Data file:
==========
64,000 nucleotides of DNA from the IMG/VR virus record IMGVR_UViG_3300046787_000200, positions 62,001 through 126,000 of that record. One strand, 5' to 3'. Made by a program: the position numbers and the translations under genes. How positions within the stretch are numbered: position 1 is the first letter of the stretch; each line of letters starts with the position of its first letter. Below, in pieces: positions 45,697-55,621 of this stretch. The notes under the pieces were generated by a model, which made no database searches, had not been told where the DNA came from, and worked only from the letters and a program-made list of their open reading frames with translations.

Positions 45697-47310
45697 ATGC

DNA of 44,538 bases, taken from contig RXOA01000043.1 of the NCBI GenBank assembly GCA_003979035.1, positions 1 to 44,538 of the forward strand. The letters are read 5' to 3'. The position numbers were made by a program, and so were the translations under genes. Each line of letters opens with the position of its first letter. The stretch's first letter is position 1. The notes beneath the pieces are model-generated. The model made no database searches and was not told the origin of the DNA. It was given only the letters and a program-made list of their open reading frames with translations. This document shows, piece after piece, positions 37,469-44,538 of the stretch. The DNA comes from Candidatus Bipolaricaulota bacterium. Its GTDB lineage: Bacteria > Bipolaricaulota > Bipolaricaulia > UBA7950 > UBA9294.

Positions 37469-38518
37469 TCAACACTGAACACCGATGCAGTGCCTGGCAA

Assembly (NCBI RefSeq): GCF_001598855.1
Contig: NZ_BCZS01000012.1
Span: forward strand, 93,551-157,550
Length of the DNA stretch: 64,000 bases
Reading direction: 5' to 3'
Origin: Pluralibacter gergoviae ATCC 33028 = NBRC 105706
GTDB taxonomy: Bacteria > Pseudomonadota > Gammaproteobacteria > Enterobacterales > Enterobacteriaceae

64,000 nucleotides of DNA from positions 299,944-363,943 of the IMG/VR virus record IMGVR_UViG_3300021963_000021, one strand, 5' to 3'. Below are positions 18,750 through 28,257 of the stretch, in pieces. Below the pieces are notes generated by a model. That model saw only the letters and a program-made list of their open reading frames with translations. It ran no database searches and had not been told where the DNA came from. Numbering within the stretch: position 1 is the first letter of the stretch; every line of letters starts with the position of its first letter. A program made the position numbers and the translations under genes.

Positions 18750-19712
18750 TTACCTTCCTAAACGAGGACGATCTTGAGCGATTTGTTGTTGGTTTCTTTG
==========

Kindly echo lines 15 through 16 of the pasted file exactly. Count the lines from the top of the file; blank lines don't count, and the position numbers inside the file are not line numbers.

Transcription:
Positions 18750-19712
18750 TTACCTTCCTAAACGAGGACGATCTTGAGCGATTTGTTGTTGGTTTCTTTG